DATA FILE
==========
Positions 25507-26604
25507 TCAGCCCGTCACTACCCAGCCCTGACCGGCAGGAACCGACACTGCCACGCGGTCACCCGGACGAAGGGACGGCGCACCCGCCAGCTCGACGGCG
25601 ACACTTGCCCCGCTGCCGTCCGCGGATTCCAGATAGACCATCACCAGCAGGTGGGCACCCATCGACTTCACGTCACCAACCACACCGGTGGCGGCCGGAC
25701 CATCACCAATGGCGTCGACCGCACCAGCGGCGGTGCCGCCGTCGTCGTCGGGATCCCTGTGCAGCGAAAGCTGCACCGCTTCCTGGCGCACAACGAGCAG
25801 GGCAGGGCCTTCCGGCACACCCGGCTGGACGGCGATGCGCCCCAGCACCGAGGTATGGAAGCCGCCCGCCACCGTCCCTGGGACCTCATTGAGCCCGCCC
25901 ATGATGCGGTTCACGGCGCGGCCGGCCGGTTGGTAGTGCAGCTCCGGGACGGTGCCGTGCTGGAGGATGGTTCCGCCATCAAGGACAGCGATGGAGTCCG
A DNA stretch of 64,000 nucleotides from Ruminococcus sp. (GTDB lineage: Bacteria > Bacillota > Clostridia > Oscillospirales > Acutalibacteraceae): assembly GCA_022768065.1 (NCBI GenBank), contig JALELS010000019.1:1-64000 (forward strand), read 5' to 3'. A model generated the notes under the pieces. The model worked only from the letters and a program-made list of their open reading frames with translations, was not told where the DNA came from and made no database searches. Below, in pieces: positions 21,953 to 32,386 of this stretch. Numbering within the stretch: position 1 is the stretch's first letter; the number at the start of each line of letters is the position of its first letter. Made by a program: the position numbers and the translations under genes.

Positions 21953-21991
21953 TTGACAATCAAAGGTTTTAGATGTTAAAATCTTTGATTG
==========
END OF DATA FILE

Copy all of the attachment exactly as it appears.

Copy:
Positions 25507-26604
25507 TCAGCCCGTCACTACCCAGCCCTGACCGGCAGGAACCGACACTGCCACGCGGTCACCCGGACGAAGGGACGGCGCACCCGCCAGCTCGACGGCG
25601 ACACTTGCCCCGCTGCCGTCCGCGGATTCCAGATAGACCATCACCAGCAGGTGGGCACCCATCGACTTCACGTCACCAACCACACCGGTGGCGGCCGGAC
25701 CATCACCAATGGCGTCGACCGCACCAGCGGCGGTGCCGCCGTCGTCGTCGGGATCCCTGTGCAGCGAAAGCTGCACCGCTTCCTGGCGCACAACGAGCAG
25801 GGCAGGGCCTTCCGGCACACCCGGCTGGACGGCGATGCGCCCCAGCACCGAGGTATGGAAGCCGCCCGCCACCGTCCCTGGGACCTCATTGAGCCCGCCC
25901 ATGATGCGGTTCACGGCGCGGCCGGCCGGTTGGTAGTGCAGCTCCGGGACGGTGCCGTGCTGGAGGATGGTTCCGCCATCAAGGACAGCGATGGAGTCCG
A DNA stretch of 64,000 nucleotides from Ruminococcus sp. (GTDB lineage: Bacteria > Bacillota > Clostridia > Oscillospirales > Acutalibacteraceae): assembly GCA_022768065.1 (NCBI GenBank), contig JALELS010000019.1:1-64000 (forward strand), read 5' to 3'. A model generated the notes under the pieces. The model worked only from the letters and a program-made list of their open reading frames with translations, was not told where the DNA came from and made no database searches. Below, in pieces: positions 21,953 to 32,386 of this stretch. Numbering within the stretch: position 1 is the stretch's first letter; the number at the start of each line of letters is the position of its first letter. Made by a program: the position numbers and the translations under genes.

Positions 21953-21991
21953 TTGACAATCAAAGGTTTTAGATGTTAAAATCTTTGATTG